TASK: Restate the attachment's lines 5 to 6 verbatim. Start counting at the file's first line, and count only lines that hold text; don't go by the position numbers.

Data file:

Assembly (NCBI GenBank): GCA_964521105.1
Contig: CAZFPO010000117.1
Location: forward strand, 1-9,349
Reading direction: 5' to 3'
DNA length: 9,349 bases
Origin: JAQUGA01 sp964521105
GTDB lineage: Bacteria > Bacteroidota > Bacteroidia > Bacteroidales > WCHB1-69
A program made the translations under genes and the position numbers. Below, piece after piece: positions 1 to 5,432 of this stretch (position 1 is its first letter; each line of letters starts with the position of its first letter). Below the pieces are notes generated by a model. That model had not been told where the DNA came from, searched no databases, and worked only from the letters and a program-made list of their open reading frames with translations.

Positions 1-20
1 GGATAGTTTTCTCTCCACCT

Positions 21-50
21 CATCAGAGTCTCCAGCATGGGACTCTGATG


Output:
DNA length: 9,349 bases
Origin: JAQUGA01 sp964521105